There’s something very wonderful about a meandering river, lazily making it’s way to the sea. It might get caught in gentle eddies, it will take as long as it takes. I can be jealous of this lethargy; so often it feel like there’s somewhere I have to get to, and I need to get there now. I wonder (when I get the time to think!) whether this is just who I am, or whether the twenty-first century instills this in me, through the expectation that we’re all doing everything, all the time. Do you feel like that? I think that
the myriad of self help books and podcasts for slowing down and learning to appreciate the day tells me that it’s not just me. My energy helps me head that way, but I’m not convinced that it’s all that healthy.
The other side to this is that having a goal can be very motivating and allow you to do more than you imagine you’re capable of. We all know that without a goal to aim for it’s impossible to score, and that our targets should be S.M.A.R.T. We read these things online in pastel coloured glib and pinnacle posts. When I was midway through my chemotherapy, a goal was offered to me. A pal had signed up to do a charity cycle from Leeds to Manchester, which is over the not inconsiderable Pennines. What a great idea, I thought! It was in September, I’d have 6 months to recover from my treatment, and train and get fit. It would help me lose some of my Michelin man steroid weight, it would get my fitness up, it would raise money for a cancer charity, it would be brilliant.
This blog post wouldn’t be very long if I now wrote that I did just that, starting with small rides, gradually building up and then completing it with barely a trickle of sweat, a healthier trim and toned me. You've known me for a number of posts now, it wasn’t likely to happen that way! I did do some things. I bought a nice bike. My steed pre-illness was an old 1980’s Peugeot shopper. I loved it, nobody was going to nick it, not least because it weighed more than a small car. It was comfy and as I pedalled my 5 miles to work in Salford, I could imagine myself gently solving crimes, like a modern day Miss Marple. To this end, I wore a tweed jacket as I cycled. No lycra for me. I was slow, and happy. Riding to and from school was a very therapeutic way to delineate the day, and be a bit more active; for whilst I wasn’t breaking any land speed records, I was moving more than I did driving my car.
So I bought a bike, a lovely lightweight hybrid and sold the shopper. So far so good. I went on a couple of rides, notably trying to ride to work on my first ever day back in, a 5 mile journey in which I cycled very slowly, almost exhausted myself within 3 miles, got a puncture, had to leave my bike at the wonderful Popup bikes in Manchester, get a taxi, be kindly told off by our super HR lady for pushing myself too hard, and catch 2 buses to get back to my bike to then cycle home. I had underestimated the effects of my treatment, not for the first time, or the last.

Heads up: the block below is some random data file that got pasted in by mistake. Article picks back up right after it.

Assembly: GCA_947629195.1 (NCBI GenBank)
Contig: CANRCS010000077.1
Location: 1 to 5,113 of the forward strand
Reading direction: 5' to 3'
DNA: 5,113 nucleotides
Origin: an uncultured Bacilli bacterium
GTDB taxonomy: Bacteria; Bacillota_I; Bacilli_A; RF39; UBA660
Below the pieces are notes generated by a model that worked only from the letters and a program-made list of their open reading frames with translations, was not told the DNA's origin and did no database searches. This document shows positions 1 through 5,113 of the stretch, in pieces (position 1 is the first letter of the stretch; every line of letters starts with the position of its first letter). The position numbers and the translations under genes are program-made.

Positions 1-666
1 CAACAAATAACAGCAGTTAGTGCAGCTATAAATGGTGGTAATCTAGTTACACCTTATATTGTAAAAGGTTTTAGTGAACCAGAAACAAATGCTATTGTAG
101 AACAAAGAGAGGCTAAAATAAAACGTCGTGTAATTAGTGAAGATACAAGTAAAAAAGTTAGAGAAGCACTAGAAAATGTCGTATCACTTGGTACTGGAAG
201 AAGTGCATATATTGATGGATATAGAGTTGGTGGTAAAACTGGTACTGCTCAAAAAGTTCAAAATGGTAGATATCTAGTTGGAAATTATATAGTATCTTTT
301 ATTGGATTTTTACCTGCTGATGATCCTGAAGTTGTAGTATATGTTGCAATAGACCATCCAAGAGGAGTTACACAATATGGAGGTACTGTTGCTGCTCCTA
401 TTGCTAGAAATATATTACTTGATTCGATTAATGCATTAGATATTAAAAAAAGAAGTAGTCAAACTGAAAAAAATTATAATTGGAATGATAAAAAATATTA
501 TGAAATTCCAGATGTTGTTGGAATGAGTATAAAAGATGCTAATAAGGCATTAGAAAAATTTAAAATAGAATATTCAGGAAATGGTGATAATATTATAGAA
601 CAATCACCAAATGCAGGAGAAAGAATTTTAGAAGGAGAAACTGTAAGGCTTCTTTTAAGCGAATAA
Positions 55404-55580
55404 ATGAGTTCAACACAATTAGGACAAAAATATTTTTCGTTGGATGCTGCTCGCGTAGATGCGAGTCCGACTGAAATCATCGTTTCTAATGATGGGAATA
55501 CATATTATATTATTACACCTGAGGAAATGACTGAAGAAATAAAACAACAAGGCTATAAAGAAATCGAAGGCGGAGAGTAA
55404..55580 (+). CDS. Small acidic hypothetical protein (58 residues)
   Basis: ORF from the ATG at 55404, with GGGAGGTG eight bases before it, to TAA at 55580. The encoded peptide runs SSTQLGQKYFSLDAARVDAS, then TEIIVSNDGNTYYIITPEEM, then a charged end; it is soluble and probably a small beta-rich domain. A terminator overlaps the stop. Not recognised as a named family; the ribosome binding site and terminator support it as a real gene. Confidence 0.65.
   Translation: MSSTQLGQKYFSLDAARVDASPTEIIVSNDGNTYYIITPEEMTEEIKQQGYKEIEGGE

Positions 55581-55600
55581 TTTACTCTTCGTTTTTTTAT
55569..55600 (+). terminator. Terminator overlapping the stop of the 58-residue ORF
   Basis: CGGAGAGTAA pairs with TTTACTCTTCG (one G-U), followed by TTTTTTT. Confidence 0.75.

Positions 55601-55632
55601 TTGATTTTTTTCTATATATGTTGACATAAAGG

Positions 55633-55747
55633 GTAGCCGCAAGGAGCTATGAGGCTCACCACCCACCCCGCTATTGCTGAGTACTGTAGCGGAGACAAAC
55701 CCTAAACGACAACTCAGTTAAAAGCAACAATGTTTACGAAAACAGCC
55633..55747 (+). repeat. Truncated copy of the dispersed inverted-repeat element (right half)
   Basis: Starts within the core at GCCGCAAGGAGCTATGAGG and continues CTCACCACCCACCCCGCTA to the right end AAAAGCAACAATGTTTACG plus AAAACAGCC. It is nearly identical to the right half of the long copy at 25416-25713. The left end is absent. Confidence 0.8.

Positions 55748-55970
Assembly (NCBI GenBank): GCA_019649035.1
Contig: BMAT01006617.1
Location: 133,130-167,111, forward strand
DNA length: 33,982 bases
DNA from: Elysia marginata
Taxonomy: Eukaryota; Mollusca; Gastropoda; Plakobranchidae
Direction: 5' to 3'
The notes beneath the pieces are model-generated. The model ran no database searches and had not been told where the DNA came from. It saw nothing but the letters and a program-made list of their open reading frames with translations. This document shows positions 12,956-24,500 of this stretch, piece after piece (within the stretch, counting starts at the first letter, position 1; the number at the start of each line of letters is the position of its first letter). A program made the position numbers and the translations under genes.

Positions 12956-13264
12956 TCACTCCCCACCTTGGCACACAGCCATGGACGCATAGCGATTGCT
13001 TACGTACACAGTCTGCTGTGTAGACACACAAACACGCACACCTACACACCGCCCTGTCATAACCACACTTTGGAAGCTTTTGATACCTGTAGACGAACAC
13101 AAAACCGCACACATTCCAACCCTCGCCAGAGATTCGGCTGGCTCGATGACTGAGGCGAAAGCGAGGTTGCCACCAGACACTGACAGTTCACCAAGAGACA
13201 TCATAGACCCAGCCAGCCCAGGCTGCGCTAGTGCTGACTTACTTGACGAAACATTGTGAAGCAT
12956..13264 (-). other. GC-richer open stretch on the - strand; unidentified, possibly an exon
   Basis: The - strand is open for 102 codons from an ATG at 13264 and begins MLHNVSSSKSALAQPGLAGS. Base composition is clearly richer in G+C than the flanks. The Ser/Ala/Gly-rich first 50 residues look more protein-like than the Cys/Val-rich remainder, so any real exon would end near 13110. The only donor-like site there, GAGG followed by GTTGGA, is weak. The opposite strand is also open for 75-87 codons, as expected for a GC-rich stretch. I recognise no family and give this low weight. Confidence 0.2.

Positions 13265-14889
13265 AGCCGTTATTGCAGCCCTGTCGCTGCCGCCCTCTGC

I started doing some very small cycles. The charity ride was 60 miles, and I was clearly nowhere near that. 5 miles became more than possible. I cycled from my house to Glossop. That’s about 10 miles, with hills. I was wiped out, but chuffed. I cycled home again too (after food and things). I must keep this up I thought, cycle over to meet my pal in Glossop once a week. Then I can build up to longer cycles. I’ll be at 60 miles before September then.
I didn’t. In fact, Ive never cycled to Glossop since. I’m not about to this week either, it’s January and freezing at the minute! I didn’t really do any training for the ride, and I know how stupid that is. So September came around, and my mum, kindly/foolishly offered to drive me and the bike to Leeds for 7.30 in the morning. I’d done some things, I’d got some energy gels and things, and fitted water bottle holders to the bike. Filled my water bottles. I had bought and got used to riding with SPD shoes on, which clip you to special pedals. I’d fallen off a few times when I couldn’t unclip fast enough in getting ready, but they’re so much more efficient, that I persevered. I’d raised over £500 in sponsorship. I’d had porridge for my breakfast. Whether I was really ready or not, I was lined up with everyone else and it was happening now!
It was the perfect day, bright, but not too sunny so I wasn’t going to burn. No real wind in any direction, and as we set off, people settled into smaller clumps of riders. There was a great feeling of camaraderie and we did the first 15 miles. There were 3 official stops, and it was well supported and catered, which mattered to me! The next 15 or so miles were fine, I buddied up with a guy who had also set himself the challenge of the ride, done more training than me (not difficult) but was feeling nervous too. I’d never really cycled with anyone else before, and I was glad of his company.
The lunch break was fine, I tried not to stop for too long, and set off again. I was feeling pretty good. The next stop was the furthest away with a stinking great hill in the middle of it. I got off and pushed. A lot. This section wasn’t that enjoyable, but we did it, collecting some more folk who were just pleased to be managing it on the way. Stop 3. I posted pictures of my frizzy post chemo haired self at each stop, looking gradually more delirious and sweaty. As we set off for the final stretch to Heaton Park in Manchester, my legs didn’t want to propel me any more. My bum didn’t want to be on the saddle. I wanted to be at home. To my shame, I can’t even remember my cycling pal’s name now. But we got to Heaton Park side by side.
I learnt a lot from that cycle.
I learnt that people get you through things.
I learnt that I’m stronger than I think.
I learnt that I like cycling and I continue to enjoy it.
I leant that I’m a fool who should be more disciplined.
learnt to not sign up to things that people post on Facebook, in a fit of enthusiasm!
I learnt that I was past being ill then.